quickly silenced, and Captain Bouton has my warmest thanks for the aid so skillfully and gallantly rendered.
The Forty-ninth Ohio having again moved forward into line, and my left being supported by troops ordered forward for that purpose by General McCook, I again ordered an advance, and our entire line pushed forward in gallant style, driving the enemy before us a full half mile, and taking possession of the camp from which a portion of General Sherman's division had been driven the day before, including the general's headquarters.
The enemy now abandoned the contest and retreated under the protection of his cavalry, leaving us in possession of that portion of the field and two of his hospitals crowded with his wounded.
As the whole conflict was waged under the immediate supervision of General McCook, commanding the division, I cheerfully submit the conduct of the brigade to his judgment and criticism. Every command was executed promptly, and nothing could exceed the order and firmness with which our entire line moved upon the enemy.
Colonel Dickey and Lieutenant-Colonel Wilson, of the Fifteenth Ohio, being absent on account of sickness, the command of that regiment devolved upon Major William Wallace, who managed his command with promptness and skill, and exhibited throughout the bloody contest the highest proof of coolness, courage, and energy. His horse was shot upon the field. He called to his aid on the field Captains Dawsor and Kirby, who merit especial praise for their gallantry in cheering on the command under a galling fire of artillery and infantry. Adjutant Taft performed his whole duty regardless of danger, and the entire regiment gave proof of thorough discipline.
To the Thirty-ninth Indiana too great praise cannot be awarded. Active and vigilant at every moment, Colonel Harrison exhibited great skill and the highest courage and coolness in managing his command. Major Evans was prompt and courageous throughout the day, and every officer and man in the regiment was so heroic that distinctions would be invidious. Not the slightest wavering or confusion occurred in the command. Lieutenant W. R. Phillips, a most gallant officer, fell at the post of duty, and Lieutenant Woodmansee, of the same regiment, was borne mortally wounded from the field.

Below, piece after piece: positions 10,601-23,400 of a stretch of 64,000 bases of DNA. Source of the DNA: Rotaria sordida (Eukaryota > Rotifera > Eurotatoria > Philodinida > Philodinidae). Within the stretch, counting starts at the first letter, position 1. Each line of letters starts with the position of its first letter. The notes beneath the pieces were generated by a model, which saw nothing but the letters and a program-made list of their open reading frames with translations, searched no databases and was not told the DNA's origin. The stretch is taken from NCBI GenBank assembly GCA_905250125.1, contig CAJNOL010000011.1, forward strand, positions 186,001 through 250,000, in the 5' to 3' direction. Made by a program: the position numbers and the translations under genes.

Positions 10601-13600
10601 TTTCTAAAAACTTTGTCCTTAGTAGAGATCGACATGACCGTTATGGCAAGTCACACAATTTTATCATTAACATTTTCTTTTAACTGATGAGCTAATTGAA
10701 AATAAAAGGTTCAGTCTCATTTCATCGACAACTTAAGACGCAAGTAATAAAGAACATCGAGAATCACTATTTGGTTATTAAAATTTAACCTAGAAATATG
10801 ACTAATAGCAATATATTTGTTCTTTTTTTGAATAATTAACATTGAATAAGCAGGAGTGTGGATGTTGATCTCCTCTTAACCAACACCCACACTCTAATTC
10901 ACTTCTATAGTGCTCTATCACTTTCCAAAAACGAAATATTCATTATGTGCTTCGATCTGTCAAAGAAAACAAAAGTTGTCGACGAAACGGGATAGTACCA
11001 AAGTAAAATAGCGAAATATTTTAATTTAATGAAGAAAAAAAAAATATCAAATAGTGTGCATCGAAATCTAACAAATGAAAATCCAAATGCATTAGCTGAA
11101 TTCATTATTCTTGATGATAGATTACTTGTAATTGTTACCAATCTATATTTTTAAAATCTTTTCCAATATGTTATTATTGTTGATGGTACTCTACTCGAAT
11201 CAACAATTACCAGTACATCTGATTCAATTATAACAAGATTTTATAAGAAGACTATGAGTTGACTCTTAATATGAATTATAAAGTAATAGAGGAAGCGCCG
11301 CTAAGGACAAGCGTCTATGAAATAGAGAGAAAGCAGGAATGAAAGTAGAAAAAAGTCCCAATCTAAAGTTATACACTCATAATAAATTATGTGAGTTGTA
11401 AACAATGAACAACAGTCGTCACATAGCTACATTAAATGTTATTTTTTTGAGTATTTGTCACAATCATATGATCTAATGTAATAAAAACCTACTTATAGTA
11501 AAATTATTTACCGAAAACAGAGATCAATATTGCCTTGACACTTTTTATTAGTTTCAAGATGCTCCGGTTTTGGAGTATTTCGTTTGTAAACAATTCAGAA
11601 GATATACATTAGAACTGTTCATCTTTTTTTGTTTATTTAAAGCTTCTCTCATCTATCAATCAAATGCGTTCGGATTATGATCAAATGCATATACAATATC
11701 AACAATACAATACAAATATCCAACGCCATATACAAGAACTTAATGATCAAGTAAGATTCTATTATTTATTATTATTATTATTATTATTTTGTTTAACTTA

The Forty-ninth Ohio was commanded by Lieutenant-Colonel Blackman, who performed his duty nobly, giving ample proof of his skill and courage on the field. The maneuvers of his command under the terrific fire before mentioned evince that discipline and firmness which are so essential to the glory and success of our arms. Major Drake occupied a most perilous position, but with undaunted courage he cheered on the extreme left under a cross-fire of infantry and a shower of shell and grape. Adjutant Norton was constantly at his post of duty, and showed himself a soldier worthy of his position.
Herewith I inclose a list of casualties in the brigade. Major S. W. Gross, brigade surgeon, was placed in charge of a depot of wounded, and merits especial praise for the skill and energy with which he treated and provided for those placed under his charge. The medical officers of the different regiments were on the field, giving prompt and skillful attention not only to the wounded of our own but of other commands. Our loss is: killed, 23; mortally wounded, 12; severely wounded, 84; slightly wounded, 126.*
I beg leave to make special mention of Mr. Rodig, hospital steward of the Fifteenth Ohio, whose industry and attention to the wounded
*But see revised statement, p. 106.